One thing ... which is absolutely essential to literary translation, is the whole question of what the Germans call Sprachgefühl, the language sense you have.
– John Hollander, recipient of numerous awards as poet and as translator, as interviewed in The Poet's Other Voice: Conversations on Literary Translation (ed. Edwin Honig; 1985)


Mrs. Byrne's Dictionary provides a word for another aspect of the "unconscious awareness" concept of yesterday's word:


Anshauung – intuition; sense awareness or perception


English rarely uses this term alone, but more often uses another term building upon it:


weltanshauung – a comprehensive view of the world and human life; the overall perspective from which one sees and interprets the world

(literally, "world-view"; AHD gives "worldview" as the meaning of the term)


With respect to the First Amendment, Joseph Story, who served on the Supreme Court, explained: "The promulgation of the great doctrines in religion, can never be a matter of indifference in any well-ordered community. It is, indeed, difficult to conceive, how any civilized society can well exist without them." Of course, contemporary American society, or at least its social elite, may not still share this religious Weltanschauung.
– Gregory C. Sisk, Drake Law Review (1998; excerpted)


A delicious word:


schadenfreude – a malicious satisfaction in the misfortunes of others.

from Schaden, damage + Freude, joy. often capitalized, as it is in German.


The historian Peter Gay -- who felt Schadenfreude as a Jewish child in Nazi-era Berlin, watching the Germans lose coveted gold medals in the 1936 Olympics -- has said that it "can be one of the great joys of life."
– Edward Rothstein, Missing the Fun of a Minor Sin, New York Times, February 5, 2000

... this summer's favorite guilty pleasure -- delighting in others' misfortune, or "Schadenfreude." Between Martha Stewart, Michael Ovitz, Dennis Kozlowski, Kenneth Lay and Jeffrey Skilling and Samuel Waksal, there's plenty of misfortune of various kinds to go around and, as it turns out, plenty of delight. "Right now the Schadenfreude is flying high," said John Portmann, the author of When Bad Things Happen to Other People.
– Warren St. John, New York Times News Service, August 25, 2002. from an interesting article, noting how scientists are studying this emotion


A cheerful word:


gemütlich – warm and congenial; pleasant or friendly

(noun form gemütlichkeit – warm friendliness; amicability)


Not long ago, I was sitting, enjoying with my cherished spouse our anniversary dinner in the Hotel Post at Freudenstadt in the Black Forest ... All was gemütlich, the waiter hovered, the candles threw their beams, and joyful serenity prevailed.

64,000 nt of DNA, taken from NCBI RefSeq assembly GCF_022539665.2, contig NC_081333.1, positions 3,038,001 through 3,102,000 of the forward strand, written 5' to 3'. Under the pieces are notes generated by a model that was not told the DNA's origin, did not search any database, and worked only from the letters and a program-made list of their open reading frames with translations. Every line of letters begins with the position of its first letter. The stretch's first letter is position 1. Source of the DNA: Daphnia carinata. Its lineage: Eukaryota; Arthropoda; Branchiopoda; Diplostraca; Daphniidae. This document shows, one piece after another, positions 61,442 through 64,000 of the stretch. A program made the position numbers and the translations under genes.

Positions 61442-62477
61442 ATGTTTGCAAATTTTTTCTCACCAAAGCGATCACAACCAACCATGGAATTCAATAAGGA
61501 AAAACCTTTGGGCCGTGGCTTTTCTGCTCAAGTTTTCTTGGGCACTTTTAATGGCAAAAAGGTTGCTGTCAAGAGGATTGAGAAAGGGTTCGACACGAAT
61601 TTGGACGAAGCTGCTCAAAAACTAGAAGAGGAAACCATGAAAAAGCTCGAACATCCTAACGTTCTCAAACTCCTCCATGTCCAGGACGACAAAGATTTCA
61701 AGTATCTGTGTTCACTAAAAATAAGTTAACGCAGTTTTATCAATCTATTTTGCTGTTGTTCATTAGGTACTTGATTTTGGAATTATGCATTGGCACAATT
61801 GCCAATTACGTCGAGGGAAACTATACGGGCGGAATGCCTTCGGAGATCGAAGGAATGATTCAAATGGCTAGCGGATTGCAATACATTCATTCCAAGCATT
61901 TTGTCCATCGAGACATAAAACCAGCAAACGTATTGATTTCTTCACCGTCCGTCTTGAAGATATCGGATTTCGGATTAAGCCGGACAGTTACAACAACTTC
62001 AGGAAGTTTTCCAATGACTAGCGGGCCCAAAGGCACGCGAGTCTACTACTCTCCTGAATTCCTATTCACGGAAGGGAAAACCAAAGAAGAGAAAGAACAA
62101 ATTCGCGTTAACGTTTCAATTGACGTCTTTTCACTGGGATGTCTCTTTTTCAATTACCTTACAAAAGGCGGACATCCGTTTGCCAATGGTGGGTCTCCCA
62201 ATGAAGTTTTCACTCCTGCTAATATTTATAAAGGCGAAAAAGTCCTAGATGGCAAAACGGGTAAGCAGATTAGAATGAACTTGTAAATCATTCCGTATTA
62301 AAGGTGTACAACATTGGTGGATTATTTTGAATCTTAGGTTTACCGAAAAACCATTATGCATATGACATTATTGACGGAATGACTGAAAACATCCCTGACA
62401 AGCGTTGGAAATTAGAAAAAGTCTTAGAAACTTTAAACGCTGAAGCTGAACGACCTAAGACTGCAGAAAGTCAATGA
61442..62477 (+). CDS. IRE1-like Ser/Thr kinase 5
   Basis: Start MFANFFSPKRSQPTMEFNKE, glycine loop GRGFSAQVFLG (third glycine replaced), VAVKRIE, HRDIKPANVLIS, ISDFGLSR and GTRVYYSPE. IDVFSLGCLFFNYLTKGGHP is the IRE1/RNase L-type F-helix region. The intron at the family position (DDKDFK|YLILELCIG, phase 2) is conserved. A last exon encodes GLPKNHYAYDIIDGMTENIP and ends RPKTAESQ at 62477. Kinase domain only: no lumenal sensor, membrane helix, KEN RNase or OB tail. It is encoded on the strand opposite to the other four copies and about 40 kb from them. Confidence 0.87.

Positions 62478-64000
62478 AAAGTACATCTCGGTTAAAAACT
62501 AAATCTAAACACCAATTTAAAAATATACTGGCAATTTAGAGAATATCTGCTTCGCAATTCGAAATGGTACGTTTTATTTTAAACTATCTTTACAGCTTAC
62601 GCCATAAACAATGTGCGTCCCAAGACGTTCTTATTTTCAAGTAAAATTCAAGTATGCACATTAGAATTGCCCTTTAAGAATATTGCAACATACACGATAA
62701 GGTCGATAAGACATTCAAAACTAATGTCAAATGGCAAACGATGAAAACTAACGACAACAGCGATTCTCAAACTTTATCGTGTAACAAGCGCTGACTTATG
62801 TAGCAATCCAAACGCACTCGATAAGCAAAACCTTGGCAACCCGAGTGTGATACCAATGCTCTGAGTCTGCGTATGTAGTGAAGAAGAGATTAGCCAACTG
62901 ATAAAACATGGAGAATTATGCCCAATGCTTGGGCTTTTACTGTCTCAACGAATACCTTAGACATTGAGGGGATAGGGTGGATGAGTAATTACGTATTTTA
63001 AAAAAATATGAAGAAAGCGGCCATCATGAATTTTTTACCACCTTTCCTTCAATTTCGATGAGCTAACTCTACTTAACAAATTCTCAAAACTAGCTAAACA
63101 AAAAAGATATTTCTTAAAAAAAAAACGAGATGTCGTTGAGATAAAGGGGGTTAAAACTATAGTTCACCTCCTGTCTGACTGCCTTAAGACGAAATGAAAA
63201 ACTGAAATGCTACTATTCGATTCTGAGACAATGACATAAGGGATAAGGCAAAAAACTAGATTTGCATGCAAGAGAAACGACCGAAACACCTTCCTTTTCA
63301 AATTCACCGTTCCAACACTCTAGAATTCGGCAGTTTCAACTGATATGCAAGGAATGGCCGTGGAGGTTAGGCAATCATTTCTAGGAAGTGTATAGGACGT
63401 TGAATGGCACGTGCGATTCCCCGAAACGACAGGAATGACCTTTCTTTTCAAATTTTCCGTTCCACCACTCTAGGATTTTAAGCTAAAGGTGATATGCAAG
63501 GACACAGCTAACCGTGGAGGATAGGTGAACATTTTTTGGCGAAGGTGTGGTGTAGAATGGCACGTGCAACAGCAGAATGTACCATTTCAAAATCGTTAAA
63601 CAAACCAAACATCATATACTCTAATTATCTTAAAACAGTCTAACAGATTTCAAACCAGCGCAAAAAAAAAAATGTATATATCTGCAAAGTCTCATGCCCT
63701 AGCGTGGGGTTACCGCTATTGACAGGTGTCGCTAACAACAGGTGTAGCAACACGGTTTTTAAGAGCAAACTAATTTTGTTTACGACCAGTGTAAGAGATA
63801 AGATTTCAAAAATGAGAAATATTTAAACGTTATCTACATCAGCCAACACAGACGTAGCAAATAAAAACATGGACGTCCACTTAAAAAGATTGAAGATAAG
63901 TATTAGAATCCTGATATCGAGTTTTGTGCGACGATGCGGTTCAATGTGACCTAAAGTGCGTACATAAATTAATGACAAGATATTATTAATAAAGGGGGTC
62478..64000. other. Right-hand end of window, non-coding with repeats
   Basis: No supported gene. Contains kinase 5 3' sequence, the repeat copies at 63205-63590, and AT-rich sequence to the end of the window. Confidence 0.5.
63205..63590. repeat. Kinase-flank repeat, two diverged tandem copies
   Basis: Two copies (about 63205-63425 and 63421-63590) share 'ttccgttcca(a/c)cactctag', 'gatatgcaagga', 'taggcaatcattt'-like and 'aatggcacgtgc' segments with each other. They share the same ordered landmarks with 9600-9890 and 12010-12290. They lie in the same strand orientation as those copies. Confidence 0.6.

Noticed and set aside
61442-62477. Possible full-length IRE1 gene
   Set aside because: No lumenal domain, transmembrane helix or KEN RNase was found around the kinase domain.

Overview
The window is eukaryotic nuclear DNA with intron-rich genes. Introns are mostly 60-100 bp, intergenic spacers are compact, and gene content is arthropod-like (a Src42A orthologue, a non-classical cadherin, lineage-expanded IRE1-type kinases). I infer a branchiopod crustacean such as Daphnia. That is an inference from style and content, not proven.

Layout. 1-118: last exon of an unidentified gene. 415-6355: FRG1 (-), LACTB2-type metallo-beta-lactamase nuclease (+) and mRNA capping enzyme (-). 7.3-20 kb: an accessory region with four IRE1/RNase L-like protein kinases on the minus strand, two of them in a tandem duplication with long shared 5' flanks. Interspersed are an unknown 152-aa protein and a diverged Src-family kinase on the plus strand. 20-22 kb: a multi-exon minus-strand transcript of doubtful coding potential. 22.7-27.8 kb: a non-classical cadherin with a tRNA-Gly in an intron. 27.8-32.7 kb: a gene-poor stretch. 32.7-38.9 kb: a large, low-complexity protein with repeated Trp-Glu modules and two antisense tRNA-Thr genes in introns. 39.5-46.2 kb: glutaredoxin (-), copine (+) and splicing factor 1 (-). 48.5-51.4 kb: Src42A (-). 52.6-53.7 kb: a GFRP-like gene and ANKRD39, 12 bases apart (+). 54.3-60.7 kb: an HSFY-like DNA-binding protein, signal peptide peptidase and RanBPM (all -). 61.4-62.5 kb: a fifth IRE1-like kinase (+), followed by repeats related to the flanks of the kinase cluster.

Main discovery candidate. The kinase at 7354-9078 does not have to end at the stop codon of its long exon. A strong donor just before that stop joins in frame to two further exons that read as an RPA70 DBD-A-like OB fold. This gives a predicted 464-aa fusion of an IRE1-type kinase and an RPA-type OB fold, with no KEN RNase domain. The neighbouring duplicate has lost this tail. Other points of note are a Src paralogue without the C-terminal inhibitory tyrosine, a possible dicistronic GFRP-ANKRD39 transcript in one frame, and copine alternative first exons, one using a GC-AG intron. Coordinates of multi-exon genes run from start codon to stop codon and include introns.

– John Gould, in The Christian Science Monitor, November 14, 1997


E.Y. ("Yip") Harburg, the lyricist of the movie Wizard of Oz and of many much-loved songs, including Over the Rainbow, put a twist on this word:


The Nazi, whom we did abhor,
Is now gemütlichkeiter,
For when he isn't making war
No one could be politer.
He woos Miss Liberty with zeal;
He bows with grace and rigor,
To kiss the hand and click the heel --
Before he clicks the trigger.


weltschmerz – sadness over the evils of the world; esp. as a romantic pessimism. more generally, sentimental pessimism.

literally "world pain". Often capitalized


Coined in German by the Romantic author Jean Paul (pseudonym of Johann Paul Friedrich Richter) in an 1827 novel, but not adopted into English until nearly 50 years later. "Weltschmerz" initially came into being as a by-product of the Romanticism movement in Europe of the late 18th and early 19th centuries. The Romantic poets were a notably gloomy bunch and "Weltschmerz" aptly captures their melancholy and pessimism .


Carol was plunged back into last night's Weltschmerz.
– Sinclair Lewis, Main Street (1920)

German critics have written of a cosmic Weltschmerz afflicting all the noblest spirits of Europe in the era following the Napoleonic wars.
– Times Literary Supplement, August 1950


Fahrvergnügen - driving pleasure. Used by Volkswagen in an advertising campaign


The other day, I learned that Fahrvergnügen is a real word, not just a creation of the folks who brought us the New Beetle."
– Andrew Gore, Experience iBookgruven Macworld, Jul. 2001.